• Billions that are desperately needed by banks, pension funds, investment companies, project developers and insurance companies that have large CRE-portfolio’s, but that are as accessible as the goldsupply at Fort Knox.
    • The only thing that could really help the doomed building and construction industry is a shakeout in which the weaker companies would default, letting the strongest companies survive.
    • The government could speed up this process, by offering special subsidies for B&C companies that would voluntarily stop and subsidized rehabilitation courses for the many (independent freelance) workers in this industry.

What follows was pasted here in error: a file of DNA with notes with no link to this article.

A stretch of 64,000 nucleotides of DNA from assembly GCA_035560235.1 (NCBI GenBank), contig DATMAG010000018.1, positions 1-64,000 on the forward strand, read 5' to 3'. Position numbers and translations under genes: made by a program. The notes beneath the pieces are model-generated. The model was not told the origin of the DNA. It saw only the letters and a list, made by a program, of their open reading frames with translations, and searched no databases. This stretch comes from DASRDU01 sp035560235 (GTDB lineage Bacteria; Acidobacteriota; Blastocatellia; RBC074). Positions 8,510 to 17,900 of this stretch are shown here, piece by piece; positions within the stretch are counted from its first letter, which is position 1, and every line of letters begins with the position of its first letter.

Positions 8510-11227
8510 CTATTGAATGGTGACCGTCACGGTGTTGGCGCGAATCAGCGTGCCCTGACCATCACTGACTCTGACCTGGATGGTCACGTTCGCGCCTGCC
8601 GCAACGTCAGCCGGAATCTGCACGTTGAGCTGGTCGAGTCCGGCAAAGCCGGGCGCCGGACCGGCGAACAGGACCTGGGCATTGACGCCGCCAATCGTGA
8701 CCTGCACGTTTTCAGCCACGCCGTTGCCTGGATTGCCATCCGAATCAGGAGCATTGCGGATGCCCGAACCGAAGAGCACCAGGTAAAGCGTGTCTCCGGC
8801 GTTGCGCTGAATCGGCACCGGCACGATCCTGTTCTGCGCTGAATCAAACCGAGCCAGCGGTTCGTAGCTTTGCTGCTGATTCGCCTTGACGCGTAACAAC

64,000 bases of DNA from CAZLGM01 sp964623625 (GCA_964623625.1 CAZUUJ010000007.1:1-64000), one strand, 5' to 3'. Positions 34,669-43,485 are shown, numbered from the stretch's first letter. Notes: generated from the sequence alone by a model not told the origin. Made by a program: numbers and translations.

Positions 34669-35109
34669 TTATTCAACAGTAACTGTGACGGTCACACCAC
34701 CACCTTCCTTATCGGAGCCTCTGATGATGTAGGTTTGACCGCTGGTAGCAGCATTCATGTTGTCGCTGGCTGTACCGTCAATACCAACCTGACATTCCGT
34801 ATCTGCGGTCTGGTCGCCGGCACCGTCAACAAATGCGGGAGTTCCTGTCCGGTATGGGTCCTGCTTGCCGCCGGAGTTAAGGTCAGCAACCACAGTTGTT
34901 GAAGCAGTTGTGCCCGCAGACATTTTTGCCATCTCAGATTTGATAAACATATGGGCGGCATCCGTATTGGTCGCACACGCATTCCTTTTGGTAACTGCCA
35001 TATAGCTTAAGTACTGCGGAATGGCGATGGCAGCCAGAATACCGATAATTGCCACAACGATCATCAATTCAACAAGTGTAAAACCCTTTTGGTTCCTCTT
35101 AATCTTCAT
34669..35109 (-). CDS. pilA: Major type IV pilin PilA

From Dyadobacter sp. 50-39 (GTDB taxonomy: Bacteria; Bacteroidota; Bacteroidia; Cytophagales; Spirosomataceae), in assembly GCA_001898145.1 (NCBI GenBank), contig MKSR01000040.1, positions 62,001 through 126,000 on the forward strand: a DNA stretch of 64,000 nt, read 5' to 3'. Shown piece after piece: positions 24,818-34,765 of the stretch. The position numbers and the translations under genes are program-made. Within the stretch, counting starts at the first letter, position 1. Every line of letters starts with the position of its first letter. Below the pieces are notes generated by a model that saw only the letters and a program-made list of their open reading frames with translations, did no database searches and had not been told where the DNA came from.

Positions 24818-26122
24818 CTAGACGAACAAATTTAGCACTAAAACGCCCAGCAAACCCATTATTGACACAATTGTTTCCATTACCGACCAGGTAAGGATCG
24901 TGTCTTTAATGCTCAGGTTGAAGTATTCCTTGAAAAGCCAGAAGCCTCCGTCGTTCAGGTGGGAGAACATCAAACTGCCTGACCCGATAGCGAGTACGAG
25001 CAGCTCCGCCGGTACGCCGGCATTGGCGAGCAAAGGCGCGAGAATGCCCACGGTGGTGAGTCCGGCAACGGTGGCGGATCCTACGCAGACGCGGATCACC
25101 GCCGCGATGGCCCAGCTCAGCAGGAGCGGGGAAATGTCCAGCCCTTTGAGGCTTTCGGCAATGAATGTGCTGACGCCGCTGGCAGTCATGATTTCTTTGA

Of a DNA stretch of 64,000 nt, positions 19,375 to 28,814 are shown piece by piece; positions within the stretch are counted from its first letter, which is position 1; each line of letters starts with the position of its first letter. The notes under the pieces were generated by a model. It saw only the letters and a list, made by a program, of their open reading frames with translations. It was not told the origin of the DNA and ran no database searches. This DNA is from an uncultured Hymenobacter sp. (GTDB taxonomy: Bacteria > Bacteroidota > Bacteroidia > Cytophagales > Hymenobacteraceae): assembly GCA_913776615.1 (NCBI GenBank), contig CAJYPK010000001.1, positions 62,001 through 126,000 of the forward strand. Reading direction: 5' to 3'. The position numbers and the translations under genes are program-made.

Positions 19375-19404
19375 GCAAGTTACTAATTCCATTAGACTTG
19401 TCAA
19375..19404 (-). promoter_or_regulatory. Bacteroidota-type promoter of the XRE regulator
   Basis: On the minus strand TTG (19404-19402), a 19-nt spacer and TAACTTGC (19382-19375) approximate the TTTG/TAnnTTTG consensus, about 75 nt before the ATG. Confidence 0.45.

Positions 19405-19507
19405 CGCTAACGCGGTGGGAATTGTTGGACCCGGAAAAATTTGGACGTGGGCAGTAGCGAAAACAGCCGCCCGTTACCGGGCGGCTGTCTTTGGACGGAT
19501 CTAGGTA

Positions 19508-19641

• The government still increases the retirement age at a very low speed, instead of using the crisis to increase the pension age to 67 at once, cold turkey. This would be harsh for the current prospective retirees, but much fairer to the youngsters that have to work until 67 or older anyway.
  • Also nothing has been done about the utterly stupid 2011 pension plan with its ‘mirage’ of calculating with prospective future profits to hand out excess pension payments to today’s retirees. This plan should be dead-on-arrival and it’s a disgrace that it isn’t yet.
Main conclusion: although the new agreement seems an instant success for the new coalition, in reality it remains a bitter disappointment when it comes to really necessary reforms.